Vaping, Lung Health, and Mental Health

Many times we conflate addiction with the use of illegal substances. In fact, the two substances that have the highest rates of addiction around the world are completely legal – and for some also lethal. We’re talking about alcohol and nicotine.

Globally the number of deaths due to smoking declined from 146 per 100,000 people in 1990 to 90 per 100,000 in 2017. Does the arrival of vaping threaten to undo this good news? 

1.

Wait, I need an overview. What is vaping, again? Vaping means using an electronic cigarette (or e-cigarette) to get your nicotine fix. Originally designed about 15 years ago to help people quit smoking, e-cigarettes have expanded to broader markets. Touted as a safe alternative to traditional cigarettes, almost 10% of adults in the United States said they “regularly or occasionally” vaped in 2018. Among young people, the rate is 20%. But vaping is not without consequences. Over 2,000 people have been diagnosed with severe lung disease and 39 people have died from e-cigarette-related respiratory illness. These lung injuries have become so common that doctors have created a new term for them: EVALI, or E-cigarette or VAping product use-association Lung Injury. There is no clear cause of EVALI, although some research suggests vitamin E acetate may be part of the story.

2.

Vaping among adolescents. In 2016, the FDA banned the sale of e-cigarettes to minors, but vaping among teenagers has continued to increase. One study found that the rates of youth who say they vaped with nicotine in the past month more than doubled from 2017 to 2019: from 11 to 25% of high school seniors and from 3.5 to 9% of eighth-graders. Many blame youth-centered advertising from the e-cigarette company JUUL, which markets sweet flavors and an easily-hidden USB flash drive design. Unfortunately, this increase of vaping among youth has also translated to increase in cigarette use. In one study, recent vape users were more than four times more likely to report cigarette use at a one year follow up. Especially in youth, nicotine addiction from both vaping and cigarette smoking can lead to lack of focus, hyperactivity, and increased symptoms of depression and anxiety.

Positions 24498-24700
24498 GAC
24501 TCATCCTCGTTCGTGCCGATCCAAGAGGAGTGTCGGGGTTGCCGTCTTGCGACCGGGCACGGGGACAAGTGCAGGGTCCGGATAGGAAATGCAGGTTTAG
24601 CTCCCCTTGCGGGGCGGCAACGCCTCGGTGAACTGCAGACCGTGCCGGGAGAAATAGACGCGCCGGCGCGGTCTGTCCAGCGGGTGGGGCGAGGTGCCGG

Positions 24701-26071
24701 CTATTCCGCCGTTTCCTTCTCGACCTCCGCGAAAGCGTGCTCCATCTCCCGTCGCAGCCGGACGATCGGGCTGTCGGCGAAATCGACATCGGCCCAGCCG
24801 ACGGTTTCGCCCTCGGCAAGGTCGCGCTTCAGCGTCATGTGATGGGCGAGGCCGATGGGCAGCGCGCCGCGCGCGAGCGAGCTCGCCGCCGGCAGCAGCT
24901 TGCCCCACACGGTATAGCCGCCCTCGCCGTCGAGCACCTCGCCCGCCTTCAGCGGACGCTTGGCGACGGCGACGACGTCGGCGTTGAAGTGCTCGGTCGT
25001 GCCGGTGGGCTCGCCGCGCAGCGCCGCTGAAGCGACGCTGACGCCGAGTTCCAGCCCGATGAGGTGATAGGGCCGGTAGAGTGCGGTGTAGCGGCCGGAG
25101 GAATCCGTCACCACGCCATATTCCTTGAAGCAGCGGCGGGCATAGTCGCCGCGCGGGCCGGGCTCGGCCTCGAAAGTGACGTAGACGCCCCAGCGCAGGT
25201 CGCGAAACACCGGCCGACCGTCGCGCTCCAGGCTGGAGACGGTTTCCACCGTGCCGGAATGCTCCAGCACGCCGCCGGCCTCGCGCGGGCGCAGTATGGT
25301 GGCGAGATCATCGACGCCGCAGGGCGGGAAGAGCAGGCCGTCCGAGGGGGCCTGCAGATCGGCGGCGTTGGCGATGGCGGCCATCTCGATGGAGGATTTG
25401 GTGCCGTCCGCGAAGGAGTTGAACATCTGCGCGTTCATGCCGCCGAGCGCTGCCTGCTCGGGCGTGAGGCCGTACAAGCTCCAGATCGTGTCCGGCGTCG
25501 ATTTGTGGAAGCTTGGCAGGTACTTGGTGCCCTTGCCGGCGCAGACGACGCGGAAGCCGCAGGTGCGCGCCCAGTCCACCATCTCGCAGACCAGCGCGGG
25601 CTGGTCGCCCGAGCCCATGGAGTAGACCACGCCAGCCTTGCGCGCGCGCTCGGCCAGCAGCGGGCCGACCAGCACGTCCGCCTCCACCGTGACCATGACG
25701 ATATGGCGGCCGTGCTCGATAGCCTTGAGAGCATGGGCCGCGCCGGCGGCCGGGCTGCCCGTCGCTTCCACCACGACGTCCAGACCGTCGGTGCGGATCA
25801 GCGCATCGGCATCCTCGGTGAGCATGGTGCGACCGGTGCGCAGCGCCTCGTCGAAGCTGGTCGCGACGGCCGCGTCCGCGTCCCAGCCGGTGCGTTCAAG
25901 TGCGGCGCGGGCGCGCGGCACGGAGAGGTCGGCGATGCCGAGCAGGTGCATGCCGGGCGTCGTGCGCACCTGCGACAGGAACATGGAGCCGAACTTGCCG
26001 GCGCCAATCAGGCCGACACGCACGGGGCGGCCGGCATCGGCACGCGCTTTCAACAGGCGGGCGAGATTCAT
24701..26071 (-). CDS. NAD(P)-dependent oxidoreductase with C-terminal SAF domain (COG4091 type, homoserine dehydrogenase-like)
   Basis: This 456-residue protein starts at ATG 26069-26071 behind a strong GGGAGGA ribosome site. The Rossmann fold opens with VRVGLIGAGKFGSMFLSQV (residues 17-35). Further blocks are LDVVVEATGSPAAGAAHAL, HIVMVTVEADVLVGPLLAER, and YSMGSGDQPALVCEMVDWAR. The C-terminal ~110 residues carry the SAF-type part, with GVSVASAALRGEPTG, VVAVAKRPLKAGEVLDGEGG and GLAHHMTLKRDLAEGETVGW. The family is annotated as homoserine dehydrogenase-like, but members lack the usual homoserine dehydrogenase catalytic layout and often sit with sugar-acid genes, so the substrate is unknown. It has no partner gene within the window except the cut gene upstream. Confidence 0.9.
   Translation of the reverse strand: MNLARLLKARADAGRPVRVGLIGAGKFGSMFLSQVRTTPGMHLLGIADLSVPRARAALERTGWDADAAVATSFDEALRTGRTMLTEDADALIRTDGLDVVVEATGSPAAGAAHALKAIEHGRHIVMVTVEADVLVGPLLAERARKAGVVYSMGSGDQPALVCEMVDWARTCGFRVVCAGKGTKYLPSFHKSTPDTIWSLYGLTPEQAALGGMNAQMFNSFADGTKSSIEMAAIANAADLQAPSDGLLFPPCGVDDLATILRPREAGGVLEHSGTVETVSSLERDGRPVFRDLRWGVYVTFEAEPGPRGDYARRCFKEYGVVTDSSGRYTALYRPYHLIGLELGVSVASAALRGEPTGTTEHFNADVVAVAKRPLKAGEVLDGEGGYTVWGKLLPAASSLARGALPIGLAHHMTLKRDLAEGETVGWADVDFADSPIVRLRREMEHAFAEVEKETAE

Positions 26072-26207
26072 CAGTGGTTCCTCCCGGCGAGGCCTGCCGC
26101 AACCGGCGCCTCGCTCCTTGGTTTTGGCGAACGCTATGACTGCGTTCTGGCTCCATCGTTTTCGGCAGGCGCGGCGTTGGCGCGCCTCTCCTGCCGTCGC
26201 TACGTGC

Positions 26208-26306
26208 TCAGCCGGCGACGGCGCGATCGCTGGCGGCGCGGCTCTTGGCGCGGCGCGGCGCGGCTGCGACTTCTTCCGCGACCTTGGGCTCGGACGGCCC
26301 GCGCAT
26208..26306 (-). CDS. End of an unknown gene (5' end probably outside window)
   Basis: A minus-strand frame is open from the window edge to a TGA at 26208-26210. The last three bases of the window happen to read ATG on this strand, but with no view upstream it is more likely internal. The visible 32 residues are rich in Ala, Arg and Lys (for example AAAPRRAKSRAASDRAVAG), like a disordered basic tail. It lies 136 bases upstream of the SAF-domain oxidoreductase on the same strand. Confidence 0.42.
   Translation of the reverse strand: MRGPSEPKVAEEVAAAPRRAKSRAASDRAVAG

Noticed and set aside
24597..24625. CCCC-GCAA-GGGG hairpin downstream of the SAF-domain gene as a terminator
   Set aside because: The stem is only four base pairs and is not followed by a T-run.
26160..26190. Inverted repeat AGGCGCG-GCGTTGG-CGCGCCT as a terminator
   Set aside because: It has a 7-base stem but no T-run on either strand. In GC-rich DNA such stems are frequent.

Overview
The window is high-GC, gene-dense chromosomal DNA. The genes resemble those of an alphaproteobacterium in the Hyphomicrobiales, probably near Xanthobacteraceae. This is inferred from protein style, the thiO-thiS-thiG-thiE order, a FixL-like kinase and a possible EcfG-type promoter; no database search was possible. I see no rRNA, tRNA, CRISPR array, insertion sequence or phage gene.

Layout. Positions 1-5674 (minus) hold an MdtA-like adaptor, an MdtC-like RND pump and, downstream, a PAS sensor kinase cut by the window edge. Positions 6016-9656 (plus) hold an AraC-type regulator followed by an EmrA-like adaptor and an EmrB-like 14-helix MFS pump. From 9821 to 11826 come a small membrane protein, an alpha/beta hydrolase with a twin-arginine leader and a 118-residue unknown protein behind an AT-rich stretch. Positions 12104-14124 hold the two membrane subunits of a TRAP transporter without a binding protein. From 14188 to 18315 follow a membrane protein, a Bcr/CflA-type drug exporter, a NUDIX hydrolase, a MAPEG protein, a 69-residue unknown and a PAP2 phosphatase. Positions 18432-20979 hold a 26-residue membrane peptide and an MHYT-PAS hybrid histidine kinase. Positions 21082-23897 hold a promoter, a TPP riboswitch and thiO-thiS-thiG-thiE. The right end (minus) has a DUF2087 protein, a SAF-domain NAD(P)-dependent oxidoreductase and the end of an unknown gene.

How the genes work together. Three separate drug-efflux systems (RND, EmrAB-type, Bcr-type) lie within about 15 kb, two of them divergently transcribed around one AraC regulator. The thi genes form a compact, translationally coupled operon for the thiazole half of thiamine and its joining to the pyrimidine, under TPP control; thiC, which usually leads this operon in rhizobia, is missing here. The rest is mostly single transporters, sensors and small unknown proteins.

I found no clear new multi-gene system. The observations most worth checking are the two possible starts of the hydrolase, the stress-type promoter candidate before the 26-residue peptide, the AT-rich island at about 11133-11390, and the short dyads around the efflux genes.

3.

People with mental illness are more likely to smoke. People with mental illness consume 40% of all cigarettes sold annually in the United States. Individuals with a mental health conditions are twice as likely to have tried e-cigarettes and three times as likely to use battery-powered nicotine-delivery devices. College students who have used e-cigarettes in the last year are more likely to have mental health histories and report low-self esteem. The relationship between mental ill health and smoking or vaping is complicated. Some individuals may smoke or vape in an effort to alleviate symptoms of anxiety or depression, but the utility of such efforts is unclear and the risk for addiction is high – putting people with mental disorders at elevated risk for EVALI and other nicotine-addiction consequences.

4.

Making the case for vaping in some parts of the world. Whereas San Francisco recently became the first city in the US to ban e-cigarettes, some parts of the world are focused on the harm reduction benefits of vaping. In many places, vaping is promoted as a tool to reduce traditional smoking among people with mental health disorders. The Royal Australian and New Zealand College of Psychiatrists, for example, came out in favor of the use of vaping products for people with psychiatric illness based on the data indicating that e-cigarettes are a less harmful way to deliver nicotine to people who smoke. Compared to traditional smoking, vaping does appear to be the lesser of two evils. At the same time, I do worry worry about the ethics of settling lower standards in terms of health expectations and healthcare for individuals because they have mental illness. Such practices at least partially account for the well documented shorter life expectancy for such individuals. We can do better.

5.

Overall science of vaping still unclear. The data that we have thus far indicate that vaping is less harmful than smoking cigarettes. Vaping may have the potential to help some people quit smoking. Vaping is not associated with the same cancer risks associated with smoking combustible cigarettes. But vaping doesn’t eliminate nicotine addiction. And because it is perceived to be safe, vaping may actually be causing more people to become addicted to nicotine, especially young people. Vaping as a gateway to nicotine addiction and cigarette smoking for teens is not a good thing. On the other hand, vaping may be a positive harm reduction strategy for those who are already addicted to nicotine and want to quit smoking cigarettes.

 


We still have much to learn about vaping. We need more research to help provide greater clarity and inform recommendations. As we continue to collect precise data around who is vaping, whether they become addicted, and other health effects, we need to remember to pay particular attention to people with mental health conditions who have much at stake on this issue.

Kathleen M. Pike, PhD

Kathleen M. Pike, PhD

Kathleen M. Pike, PhD is Professor of Psychology and Director of the Global Mental Health WHO Collaborating Centre at Columbia University
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